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MANILA, Philippines – Two oil exploration contracts are already in Malacañang waiting for President Rodrigo Duterte’s signature, with one of them likely to be signed with China state-owned oil producer China National Offshore Oil Corporation (CNOOC).
This was announced by Energy Secretary Alfonso Cusi on Wednesday, November 7, during a Palace news briefing.
“There are two [deals ready for signing]. If I remember, Service Contract No. 57…that service contract is owned by PNOC-EC (Philippine National Oil Company-Exploration Corporation) and they needed a partner to pursue further exploration and exploitation when the time comes. They’re looking for partners and one partner that has shown interest is CNOOC,” he said.
PNOC-EC, a government-run corporation, was awarded Service Contract No. 57 (SC 57) in September 2005 to conduct petroleum exploration and development in a 720,000-hectare area in Calamian, northwest of Palawan.
CNOOC, said Cusi, offered the “best proposal” to partner up with PNOC.
In September 2017, the DOE said SC 57 is a “joint venture” of PNOC-EC, CNOOC, and Jadestone Energy Incorporated, formerly Mitra Energy Ltd. The agreement was awaiting the signature of the President at the time, Cusi had said.
In their 2006 farm-in agreement, China’s CNOOC held the biggest share at 51% while the Philippines’ PNOC held 28%. Jadestone had 21% of the shares.
Cusi could not recall details of the second oil exploration deal he said was in the Palace for signing. However, he is sure it is not Service Contract No. 72 because this deal covers an area being claimed by China.
“Not 72 because 72 is within that nine-dash line claimed by China. Definitely not 72,” he said.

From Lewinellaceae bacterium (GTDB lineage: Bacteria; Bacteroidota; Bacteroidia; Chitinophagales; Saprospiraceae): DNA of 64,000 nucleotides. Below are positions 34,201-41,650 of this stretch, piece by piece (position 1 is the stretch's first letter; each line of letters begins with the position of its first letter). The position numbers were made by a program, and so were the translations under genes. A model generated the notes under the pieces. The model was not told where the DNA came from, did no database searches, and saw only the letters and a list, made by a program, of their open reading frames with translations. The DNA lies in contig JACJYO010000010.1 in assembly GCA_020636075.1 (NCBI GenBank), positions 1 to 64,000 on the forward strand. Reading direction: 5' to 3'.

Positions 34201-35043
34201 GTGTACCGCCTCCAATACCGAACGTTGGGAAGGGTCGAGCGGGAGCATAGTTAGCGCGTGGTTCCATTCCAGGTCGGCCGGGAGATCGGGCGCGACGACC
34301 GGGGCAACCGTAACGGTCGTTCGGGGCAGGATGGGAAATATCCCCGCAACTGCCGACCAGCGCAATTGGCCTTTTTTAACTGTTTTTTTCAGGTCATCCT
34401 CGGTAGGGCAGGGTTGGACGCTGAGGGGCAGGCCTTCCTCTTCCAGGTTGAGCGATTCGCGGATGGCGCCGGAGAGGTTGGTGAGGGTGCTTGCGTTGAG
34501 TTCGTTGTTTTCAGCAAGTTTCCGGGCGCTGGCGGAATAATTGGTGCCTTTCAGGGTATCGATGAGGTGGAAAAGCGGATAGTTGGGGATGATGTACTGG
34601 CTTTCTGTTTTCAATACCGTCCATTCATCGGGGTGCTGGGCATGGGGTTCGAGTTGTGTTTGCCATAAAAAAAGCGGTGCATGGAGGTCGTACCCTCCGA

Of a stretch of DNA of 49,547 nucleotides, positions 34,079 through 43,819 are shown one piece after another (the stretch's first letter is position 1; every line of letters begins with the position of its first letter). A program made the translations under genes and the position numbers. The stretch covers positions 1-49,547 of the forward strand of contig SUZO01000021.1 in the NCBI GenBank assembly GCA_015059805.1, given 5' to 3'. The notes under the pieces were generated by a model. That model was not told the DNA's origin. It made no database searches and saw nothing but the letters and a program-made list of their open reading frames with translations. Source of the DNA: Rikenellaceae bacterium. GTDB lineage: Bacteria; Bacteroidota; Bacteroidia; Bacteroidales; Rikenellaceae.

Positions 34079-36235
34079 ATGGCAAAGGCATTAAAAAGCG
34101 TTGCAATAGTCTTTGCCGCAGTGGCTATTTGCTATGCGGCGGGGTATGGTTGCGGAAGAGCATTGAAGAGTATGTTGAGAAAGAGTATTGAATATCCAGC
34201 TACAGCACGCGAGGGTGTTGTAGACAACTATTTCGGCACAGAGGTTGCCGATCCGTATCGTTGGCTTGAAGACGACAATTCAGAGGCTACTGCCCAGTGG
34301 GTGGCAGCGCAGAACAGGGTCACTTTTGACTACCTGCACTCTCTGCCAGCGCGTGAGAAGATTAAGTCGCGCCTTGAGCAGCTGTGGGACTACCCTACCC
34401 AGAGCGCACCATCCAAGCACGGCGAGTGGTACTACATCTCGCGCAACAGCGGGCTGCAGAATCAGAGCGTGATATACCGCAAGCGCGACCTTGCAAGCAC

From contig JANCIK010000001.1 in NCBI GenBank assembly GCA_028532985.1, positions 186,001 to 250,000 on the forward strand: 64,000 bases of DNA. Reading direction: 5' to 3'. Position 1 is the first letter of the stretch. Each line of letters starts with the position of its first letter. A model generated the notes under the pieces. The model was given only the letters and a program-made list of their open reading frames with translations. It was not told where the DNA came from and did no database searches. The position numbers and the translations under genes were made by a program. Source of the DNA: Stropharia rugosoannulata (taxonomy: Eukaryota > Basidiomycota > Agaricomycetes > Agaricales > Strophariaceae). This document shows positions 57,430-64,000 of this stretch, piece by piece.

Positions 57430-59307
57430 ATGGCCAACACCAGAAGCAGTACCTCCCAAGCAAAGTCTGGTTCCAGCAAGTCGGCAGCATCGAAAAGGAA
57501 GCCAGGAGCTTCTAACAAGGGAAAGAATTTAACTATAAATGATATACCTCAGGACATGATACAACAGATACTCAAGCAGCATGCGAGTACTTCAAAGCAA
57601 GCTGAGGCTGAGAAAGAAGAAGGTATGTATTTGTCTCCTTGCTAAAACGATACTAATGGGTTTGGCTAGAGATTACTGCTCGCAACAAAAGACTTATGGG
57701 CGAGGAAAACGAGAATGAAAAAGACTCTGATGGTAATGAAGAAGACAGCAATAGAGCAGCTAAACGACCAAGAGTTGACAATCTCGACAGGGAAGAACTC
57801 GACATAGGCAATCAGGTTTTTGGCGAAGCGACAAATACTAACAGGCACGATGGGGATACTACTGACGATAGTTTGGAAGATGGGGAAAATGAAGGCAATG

Preparing joint exploration deals in time for Xi visit? Cusi did not want to confirm if joint exploration deals with China would be signed in time for Chinese President Xi Jinping’s visit to the Philippines in late November.
But late November is the DOE’s target to make “14 pre-determined areas” for joint exploration available to interested firms.
“Our focus now – DOE’s focus is on developing indigenous resources – is on the 14 pre-determined areas within the Philippines’ exclusive territory. Those are offshores and onshores and these will be made available come 3rd week of November,” he said.
There are also two major government issuances that have to be overturned or amended in order to push through with joint exploration deals.
The government must first lift the 2012 moratorium on exploration and drilling works in the West Philippine Sea imposed by the administration of Benigno Aquino III due to tensions with China.
The DOE, “from day one,” has supported the lifting of the ban, said Cusi.
The government also has to amend Executive Order No. 556 issued during the Arroyo administration which prohibits “farm-in” and “farm-out” contracts awarded by PNOC for oil exploration in the Camago-Malampaya Reservoir.
This EO specifically affects SC 57, said Cusi.
“PNOC-EC cannot continue the agreement or the acceptance of the CNOOC proposal until that EO is amended,” he said on Wednesday.
What does a service contract entail? In a service contract, the Philippine government typically taps a contractor to explore for oil resources and conduct oil operations in an area under the Philippines’ jurisdiction.
In a sample service contract posted on the DOE website, the contractor “agrees to be subject to the laws and decrees of the government.”
It defines the “contract area” as an “area within the territory of the Philippines” and states that all oil, natural gas, and resources there belong to the country.
Last October 17, Duterte signed the first Petroleum Service Contract entered into by his administration. The contract was signed with Israeli firm Ratio Petroleum Ltd. – Rappler.com